Exercise trains 'Copperhead' Soldiers
February 21, 2013
FORT SILL, Okla.-- Servicemembers assigned to 1st Battalion, 17th Field Artillery, known as the Copperhead Battalion, trained in a platoon-level field exercise Jan. 28 through Feb. 6, here.
The exercise, dubbed the "Copperhead March," broke away from routine crew-certification training and focused on the basic soldiering skills that every Soldier must hone.
"We exercised some of the battle drills that we hadn't done as a smaller element," said Command Sgt. Maj. George Bullard, senior enlisted adviser to the battalion commander.
The field exercise started on the west side of the installation in training areas and culminated on the east side of Fort Sill.
In addition to artillery-propelling vehicles, fire direction centers and forward observers, the exercise featured a tactical operations center and a tactical alternate center; both of which shared command and control responsibilities.
Sgt. Lance Espinoza, human resource noncommissioned officer, said the purpose of having the TOC and TAC was to allow the latter to break away from the TOC and move to a different location when the headquarters element needed to relocate to a new position. The movement is commonly referred to as a bounding technique.
Over the 10-day period, Soldiers trained during the day and at night, whether under a canopy of clouds, warmed by the heat of the sun on an unusually warm Fort Sill winter day, or dressed in layers of cold weather gear.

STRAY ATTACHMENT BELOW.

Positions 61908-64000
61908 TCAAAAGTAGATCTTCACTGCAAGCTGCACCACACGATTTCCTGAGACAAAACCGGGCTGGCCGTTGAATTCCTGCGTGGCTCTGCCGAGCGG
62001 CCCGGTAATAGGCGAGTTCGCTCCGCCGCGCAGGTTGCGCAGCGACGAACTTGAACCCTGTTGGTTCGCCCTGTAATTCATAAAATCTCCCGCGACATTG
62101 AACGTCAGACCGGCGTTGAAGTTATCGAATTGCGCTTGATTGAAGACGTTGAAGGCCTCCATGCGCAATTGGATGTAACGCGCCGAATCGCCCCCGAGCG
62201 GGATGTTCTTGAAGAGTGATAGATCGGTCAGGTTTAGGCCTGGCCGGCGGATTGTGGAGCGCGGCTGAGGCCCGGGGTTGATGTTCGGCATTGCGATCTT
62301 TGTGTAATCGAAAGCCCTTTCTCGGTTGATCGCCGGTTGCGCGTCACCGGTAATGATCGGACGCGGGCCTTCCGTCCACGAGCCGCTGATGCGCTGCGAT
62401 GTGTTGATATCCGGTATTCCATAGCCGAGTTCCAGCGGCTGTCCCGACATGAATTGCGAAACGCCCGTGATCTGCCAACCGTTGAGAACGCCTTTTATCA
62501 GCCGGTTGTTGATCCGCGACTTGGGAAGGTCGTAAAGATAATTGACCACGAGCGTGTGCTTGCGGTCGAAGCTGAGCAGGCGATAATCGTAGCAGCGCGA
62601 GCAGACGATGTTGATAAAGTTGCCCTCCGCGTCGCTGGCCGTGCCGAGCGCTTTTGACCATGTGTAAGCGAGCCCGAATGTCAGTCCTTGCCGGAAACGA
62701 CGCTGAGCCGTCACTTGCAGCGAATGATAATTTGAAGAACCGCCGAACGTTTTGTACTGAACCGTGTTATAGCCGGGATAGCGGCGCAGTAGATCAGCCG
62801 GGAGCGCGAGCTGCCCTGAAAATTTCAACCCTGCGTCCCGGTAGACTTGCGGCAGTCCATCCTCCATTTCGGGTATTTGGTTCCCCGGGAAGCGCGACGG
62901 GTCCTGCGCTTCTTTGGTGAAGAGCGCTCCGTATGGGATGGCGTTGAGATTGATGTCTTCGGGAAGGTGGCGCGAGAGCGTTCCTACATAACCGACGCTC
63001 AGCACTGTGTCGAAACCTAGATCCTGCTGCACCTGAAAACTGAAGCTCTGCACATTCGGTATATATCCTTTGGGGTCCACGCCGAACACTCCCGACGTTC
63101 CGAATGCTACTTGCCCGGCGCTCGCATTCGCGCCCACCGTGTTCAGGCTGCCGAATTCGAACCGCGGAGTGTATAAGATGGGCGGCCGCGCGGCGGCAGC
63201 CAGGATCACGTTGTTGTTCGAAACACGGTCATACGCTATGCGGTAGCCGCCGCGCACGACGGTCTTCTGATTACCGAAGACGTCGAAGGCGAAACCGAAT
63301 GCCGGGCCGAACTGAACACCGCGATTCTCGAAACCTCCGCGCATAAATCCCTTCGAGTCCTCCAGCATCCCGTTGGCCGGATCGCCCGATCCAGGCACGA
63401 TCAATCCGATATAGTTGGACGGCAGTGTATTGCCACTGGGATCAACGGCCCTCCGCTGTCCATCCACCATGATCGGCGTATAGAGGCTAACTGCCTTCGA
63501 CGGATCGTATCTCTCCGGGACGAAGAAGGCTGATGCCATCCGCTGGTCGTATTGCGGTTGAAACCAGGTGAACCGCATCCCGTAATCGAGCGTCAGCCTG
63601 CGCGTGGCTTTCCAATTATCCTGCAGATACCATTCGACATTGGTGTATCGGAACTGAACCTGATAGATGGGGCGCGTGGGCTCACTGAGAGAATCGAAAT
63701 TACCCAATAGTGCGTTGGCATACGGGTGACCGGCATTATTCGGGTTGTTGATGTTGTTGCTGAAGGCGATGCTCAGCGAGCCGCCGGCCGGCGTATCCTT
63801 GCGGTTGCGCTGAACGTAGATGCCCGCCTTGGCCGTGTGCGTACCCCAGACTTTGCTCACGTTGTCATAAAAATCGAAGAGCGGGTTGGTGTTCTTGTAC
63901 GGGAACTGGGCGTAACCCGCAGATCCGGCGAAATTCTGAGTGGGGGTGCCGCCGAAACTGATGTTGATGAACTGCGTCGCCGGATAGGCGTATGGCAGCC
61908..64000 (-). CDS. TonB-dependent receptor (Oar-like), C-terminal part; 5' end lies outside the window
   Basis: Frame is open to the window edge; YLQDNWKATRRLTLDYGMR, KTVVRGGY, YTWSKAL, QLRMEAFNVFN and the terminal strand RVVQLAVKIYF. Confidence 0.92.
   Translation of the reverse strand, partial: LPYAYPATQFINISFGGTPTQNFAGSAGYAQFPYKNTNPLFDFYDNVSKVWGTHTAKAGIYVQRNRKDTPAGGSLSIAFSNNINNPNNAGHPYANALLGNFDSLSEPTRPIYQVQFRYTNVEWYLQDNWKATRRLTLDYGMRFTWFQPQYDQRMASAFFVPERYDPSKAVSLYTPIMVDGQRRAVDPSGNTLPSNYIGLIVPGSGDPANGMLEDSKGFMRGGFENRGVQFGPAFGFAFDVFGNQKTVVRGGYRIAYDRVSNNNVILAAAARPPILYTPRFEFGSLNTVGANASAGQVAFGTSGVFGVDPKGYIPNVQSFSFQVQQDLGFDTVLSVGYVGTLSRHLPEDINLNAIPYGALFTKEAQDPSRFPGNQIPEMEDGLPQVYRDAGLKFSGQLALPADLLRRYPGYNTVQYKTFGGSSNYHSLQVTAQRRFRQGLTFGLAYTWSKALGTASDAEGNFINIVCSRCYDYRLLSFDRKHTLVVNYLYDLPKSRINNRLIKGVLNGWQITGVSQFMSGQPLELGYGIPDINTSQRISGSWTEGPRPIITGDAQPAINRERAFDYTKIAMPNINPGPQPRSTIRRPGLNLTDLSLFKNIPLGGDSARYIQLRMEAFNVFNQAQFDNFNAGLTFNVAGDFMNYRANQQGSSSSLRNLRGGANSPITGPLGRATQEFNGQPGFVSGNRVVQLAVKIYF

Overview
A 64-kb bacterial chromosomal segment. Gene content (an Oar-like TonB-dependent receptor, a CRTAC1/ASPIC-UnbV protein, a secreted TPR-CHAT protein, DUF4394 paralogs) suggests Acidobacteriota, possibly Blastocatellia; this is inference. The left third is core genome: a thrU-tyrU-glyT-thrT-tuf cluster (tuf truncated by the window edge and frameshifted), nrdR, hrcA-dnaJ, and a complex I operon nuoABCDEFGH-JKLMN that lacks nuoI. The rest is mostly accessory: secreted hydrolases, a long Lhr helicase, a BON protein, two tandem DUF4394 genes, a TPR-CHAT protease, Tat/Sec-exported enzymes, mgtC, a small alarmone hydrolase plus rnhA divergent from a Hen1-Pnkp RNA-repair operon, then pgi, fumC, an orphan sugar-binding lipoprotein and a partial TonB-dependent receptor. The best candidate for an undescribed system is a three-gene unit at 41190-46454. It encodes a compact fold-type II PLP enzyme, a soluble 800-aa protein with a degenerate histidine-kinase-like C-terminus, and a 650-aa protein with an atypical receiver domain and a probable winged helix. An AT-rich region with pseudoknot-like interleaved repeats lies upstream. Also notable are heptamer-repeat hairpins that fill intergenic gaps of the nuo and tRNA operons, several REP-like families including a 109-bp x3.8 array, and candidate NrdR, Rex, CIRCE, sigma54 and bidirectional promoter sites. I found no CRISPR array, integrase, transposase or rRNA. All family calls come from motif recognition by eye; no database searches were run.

"We see the progress we've made since coming back from deployment," said Espinoza, referring to the units return from Afghanistan in the middle of 2011.
Since the unit's return from Afghanistan, its service members participated in various training events such as crew-certification gunneries, in the battalion-level Best Gun Competition and shooting artillery at targets given by future artillerymen undergoing advanced individual training, here.
Most recently, the battalion used its family field exercise, 1-17th Day, to engage its Soldiers' family members while simultaneously preparing for the Copperhead March.
Espinoza said the demonstrated proficiency of the battalion during the march shows how knowledgeable all Soldiers in the unit are.
Although the unit stopped training because of inclement weather, its Soldiers were able to accomplish the mission given to them by their battalion commander, Lt. Col. Mark Krieger Jr., and return to their families a couple days earlier than anticipated.
"We had to shoot, move and communicate," said Bullard. "We got ahead of ourselves and shot a little better than we thought we would."